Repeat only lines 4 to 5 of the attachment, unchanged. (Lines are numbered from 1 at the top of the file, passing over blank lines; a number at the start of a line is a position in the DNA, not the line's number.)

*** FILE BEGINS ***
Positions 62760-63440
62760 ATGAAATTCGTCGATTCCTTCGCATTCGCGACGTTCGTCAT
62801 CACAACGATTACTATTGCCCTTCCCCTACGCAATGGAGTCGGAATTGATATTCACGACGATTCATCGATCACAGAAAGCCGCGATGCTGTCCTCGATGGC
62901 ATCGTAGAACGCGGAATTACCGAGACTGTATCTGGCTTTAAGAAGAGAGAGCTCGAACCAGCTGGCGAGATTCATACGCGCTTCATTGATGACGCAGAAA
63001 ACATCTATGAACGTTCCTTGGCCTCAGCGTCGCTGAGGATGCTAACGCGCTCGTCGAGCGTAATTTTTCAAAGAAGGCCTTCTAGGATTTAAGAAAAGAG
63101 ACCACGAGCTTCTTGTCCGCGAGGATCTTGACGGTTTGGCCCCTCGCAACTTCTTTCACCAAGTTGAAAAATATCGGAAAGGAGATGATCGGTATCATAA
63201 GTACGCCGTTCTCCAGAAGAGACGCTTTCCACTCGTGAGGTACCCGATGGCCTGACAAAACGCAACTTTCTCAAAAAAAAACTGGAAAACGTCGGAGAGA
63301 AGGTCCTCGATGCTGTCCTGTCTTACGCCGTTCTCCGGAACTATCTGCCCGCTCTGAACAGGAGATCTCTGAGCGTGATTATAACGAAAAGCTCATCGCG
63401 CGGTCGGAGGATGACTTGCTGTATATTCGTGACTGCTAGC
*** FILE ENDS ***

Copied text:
62901 ATCGTAGAACGCGGAATTACCGAGACTGTATCTGGCTTTAAGAAGAGAGAGCTCGAACCAGCTGGCGAGATTCATACGCGCTTCATTGATGACGCAGAAA
63001 ACATCTATGAACGTTCCTTGGCCTCAGCGTCGCTGAGGATGCTAACGCGCTCGTCGAGCGTAATTTTTCAAAGAAGGCCTTCTAGGATTTAAGAAAAGAG